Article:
The guidance explains that an ombudsman must decide what he or she believes is “fair and reasonable in all the circumstances of the case” when sorting out a complaint.
The “fair and reasonable” test is based on the ombudsman’s opinion, so it is difficult to have a single definition because each complaint is decided on its specific circumstances. However, there are some common factors which may influence the ombudsman’s decision on what is fair and reasonable. The guidance expands on these, which are the:
Fair and reasonable is not the highest standard possible and depends on the situation.
The same delay can be reasonable in some situations and not in others. A delay of two days may be unreasonable in a conveyancing transaction but not necessarily in a complex ligation case that has been ongoing for two years.
A firm can do things technically right but not have behaved fairly and reasonably in the circumstances of a case. A firm may have provided full cost information with complete and regular cost updates. However, it can have unreasonably carried on work if it ignored clear signs that the client was in financial difficulties and would not be able to pay the final bill.
An example is given of a firm unreasonably sending letters using technical language despite having been told that the client had learning difficulties and required the firm to use plain language.
A firm’s knowledge and experience of each client is relevant in determining if its conduct was fair and reasonable. A firm may be expected to provide more detailed information and spend more time explaining what is happening on their case to a first-time buyer than would be expected with a sophisticated client, purchasing their tenth property.
Lawyers are generally expected to have the appropriate skills and knowledge to be able to properly advise a client about their case. However, where a lawyer or firm holds themselves out as experts or specialists within their field, the LeO will hold them to a higher standard of care.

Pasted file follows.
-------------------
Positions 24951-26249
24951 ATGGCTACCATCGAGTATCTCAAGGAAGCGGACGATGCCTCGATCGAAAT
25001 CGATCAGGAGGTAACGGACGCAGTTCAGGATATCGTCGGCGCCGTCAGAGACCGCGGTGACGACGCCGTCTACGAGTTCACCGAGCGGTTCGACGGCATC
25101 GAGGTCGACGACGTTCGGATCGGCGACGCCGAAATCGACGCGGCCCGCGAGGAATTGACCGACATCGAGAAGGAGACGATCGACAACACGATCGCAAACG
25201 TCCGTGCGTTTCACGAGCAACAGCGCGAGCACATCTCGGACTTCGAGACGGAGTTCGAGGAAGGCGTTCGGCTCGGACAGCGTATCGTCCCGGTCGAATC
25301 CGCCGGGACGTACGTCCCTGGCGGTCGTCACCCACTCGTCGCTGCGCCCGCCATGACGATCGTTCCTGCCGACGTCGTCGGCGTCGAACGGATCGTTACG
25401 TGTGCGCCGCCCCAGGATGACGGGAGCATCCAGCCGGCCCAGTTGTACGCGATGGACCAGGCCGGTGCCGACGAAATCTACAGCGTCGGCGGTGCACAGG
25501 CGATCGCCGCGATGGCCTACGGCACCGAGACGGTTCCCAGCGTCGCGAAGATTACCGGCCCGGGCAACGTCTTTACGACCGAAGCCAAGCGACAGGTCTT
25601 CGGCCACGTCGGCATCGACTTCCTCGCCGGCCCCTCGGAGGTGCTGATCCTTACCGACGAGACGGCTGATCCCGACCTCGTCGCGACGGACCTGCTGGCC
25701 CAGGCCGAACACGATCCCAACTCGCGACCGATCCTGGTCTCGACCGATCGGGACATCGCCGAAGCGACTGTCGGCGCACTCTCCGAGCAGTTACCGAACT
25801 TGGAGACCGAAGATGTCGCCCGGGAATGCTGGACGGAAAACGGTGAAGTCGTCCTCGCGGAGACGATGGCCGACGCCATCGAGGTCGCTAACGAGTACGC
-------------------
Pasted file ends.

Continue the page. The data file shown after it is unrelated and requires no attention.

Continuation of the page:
To prevent complaints about poor communication, it is important for firms to agree a level of service with their clients at the outset, such as how soon phonecalls, emails and letters will receive a response.
Generally, the LeO expects firms to do what they said they would within the timescales they said they would. However, in some cases, even where service levels have been met, this may be unreasonable if, for example, it was clear from the nature of the correspondence that a response was reasonably required and expected sooner.
The guidance provides an example of where a firm was expected to consider whether the advice given by a barrister was correct in light of their own specialist skill, knowledge and experience in this area, and whether it was best for that particular client.
The ombudsman will take into account what is considered good practice at the time a complaint arose. The LeO encourages service providers to share their knowledge of any case law, rules or published best practice with the complaint investigator. The ombudsman is not bound by them but will consider them.
Additional helpful information for both members of the public and legal firms can be found on the Legal Ombudsman website.
The Legal Ombudsman’s (LeO) role is to sort out complaints made by people about the service provided by their legal services provider. The LeO is independent of members of the public and legal services providers.